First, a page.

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Found: Fresh Clues to Mystery of King Solomon's Mines

Analysis of 3,000-year-old animal waste confirms that an ancient mining complex in Israel dates to the golden age of the biblical monarch.

3,000-Year-Old Donkey Dung: A Clue to King Solomon's Mines?

Manure preserved for millennia by the arid climate of Israel’s Timna Valley is adding fresh fuel to a long-simmering debate about the biblical king Solomon and the source of his legendary wealth.

Archaeologists discovered the 3,000-year-old dung in an ancient mining camp atop a sandstone mesa known as Slaves’ Hill. The area is dotted with copper mines and smelting camps—sites where the ore was heated and turned into metal.

University of Tel Aviv archaeologist Erez Ben-Yosef began excavating the site in 2013. Last year he and his team were uncovering the remains of several walled structures, including a fortified gate, when they discovered what appeared to be animal excrement of relatively recent origin.

“We thought maybe some nomads had camped there with their goats a few decades ago,” Ben-Yosef said, noting that the dung still contained undecayed plant matter. “But the [radiocarbon] dates came back from the lab, and they confirmed we were talking about donkeys and other livestock from the 10th century B.C. It was hard to believe.”

While the dung’s extreme age and extraordinary condition were stunning, the implications of the radiocarbon results were even more jarring.

“Until we started the project in 2013, this was considered to be a late Bronze Age site related to the New Kingdom of Egypt in the 13th and early 12th centuries B.C.,” Ben-Yosef says. There’s clear evidence of an Egyptian presence during those centuries, and modern-day visitors to nearby Timna Valley Park are greeted by signs depicting ancient Egyptians.

But high-precision radiocarbon dating of the dung, as well as textiles and other organic material, showed that the mining camp’s heyday was the 10th century B.C.—the era of the biblical kings David and Solomon. (Read "Kings of Controversy".)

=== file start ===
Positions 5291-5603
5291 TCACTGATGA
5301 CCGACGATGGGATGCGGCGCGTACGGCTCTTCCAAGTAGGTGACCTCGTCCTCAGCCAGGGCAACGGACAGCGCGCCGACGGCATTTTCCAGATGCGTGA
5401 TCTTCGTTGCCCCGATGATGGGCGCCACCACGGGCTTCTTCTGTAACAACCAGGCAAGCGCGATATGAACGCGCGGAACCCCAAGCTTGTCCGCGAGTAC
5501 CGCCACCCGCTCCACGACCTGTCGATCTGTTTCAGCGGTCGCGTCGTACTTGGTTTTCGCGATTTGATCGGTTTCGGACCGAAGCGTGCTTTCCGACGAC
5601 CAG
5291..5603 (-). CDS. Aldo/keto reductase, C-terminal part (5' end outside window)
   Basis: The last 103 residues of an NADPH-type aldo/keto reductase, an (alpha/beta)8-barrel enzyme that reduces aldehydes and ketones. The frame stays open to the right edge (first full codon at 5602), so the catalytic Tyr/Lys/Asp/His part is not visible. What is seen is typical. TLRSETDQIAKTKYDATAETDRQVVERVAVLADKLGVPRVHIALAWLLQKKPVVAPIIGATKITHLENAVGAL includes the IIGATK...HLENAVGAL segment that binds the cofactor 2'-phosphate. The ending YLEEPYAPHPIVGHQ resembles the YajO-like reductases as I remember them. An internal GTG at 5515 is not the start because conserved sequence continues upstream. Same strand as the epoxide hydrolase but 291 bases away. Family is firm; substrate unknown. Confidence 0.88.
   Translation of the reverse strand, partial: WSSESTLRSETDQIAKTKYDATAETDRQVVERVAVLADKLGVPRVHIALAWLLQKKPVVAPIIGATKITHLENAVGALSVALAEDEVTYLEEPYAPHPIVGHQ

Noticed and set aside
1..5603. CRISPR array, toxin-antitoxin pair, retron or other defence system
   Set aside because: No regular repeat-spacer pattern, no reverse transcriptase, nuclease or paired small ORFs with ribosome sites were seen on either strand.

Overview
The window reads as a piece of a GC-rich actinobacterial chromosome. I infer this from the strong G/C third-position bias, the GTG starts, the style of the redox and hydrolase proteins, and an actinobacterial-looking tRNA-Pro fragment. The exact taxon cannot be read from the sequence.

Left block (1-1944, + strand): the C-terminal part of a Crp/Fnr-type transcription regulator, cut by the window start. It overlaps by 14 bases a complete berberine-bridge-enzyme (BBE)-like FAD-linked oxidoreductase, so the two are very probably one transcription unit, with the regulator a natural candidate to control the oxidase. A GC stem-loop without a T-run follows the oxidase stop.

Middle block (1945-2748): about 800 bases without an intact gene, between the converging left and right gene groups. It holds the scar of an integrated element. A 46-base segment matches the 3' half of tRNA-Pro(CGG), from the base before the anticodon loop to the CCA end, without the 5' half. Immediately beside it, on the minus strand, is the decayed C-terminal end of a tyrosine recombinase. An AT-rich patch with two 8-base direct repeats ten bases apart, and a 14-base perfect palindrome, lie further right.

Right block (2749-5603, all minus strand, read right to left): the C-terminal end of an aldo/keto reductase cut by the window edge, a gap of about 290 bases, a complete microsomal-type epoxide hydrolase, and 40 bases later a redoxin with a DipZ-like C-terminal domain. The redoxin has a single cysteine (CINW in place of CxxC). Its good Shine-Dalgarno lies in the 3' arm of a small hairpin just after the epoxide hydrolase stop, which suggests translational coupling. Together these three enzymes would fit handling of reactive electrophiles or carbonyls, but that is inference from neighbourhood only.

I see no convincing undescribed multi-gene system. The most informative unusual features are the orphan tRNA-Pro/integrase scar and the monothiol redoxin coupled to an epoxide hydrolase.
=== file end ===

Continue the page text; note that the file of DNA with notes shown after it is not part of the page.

According to the Hebrew Bible, King Solomon was renowned for his great wisdom and wealth, and his many building projects included a temple in Jerusalem lavishly appointed with gold and bronze objects. Such a structure would have required large amounts of metal from industrial-scale mining operations somewhere in the Middle East, but the scriptures are silent as to their location.

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The Queen of Sheba visits the opulent court of King Solomon in an imagined scene by British painter Edward Poynter.


In the 1930s American archaeologist Nelson Glueck (pronounced Glick) announced that he had found the famous mines while exploring the copper-rich Arabah Valley, a geological rift that stretches from the Dead Sea south to the Red Sea and straddles the border of modern Israel and Jordan.

“It is now known that along the entire length of the Wadi ‘Araba there are deposits of copper and iron,” Glueck wrote in an article entitled “On the Trail of King Solomon’s Mines” in the February 1944 issue of National Geographic. “These were intensely worked in ancient times, particularly during the time of King Solomon.”

Searching for Solomon’s Mines

Awash in riches from trade and tribute, King Solomon embarked on a building campaign that included his famous temple in Jerusalem. Many of the implements used in worship were made of bronze, requiring much copper to form the alloy.

 

LEBANON

EUROPE

Beirut

ASIA

MAP AREA

AFRICA

Damascus

Kingdom of Solomon

circa 950 B.C.

Copper-mining center

SYRIA

Sea of Galilee

ISRAEL

Mediterranean

Sea

AMMON

WEST

BANK

Tel Aviv-Yafo

Amman

Jerusalem

Nation subject to Solomon

Dead

Sea

GAZA

STRIP

Beersheba

MOAB

NEGEV

Khirbat en-Nahas

JORDAN

EGYPT

Timna Valley

40 mi

40 km

Present-day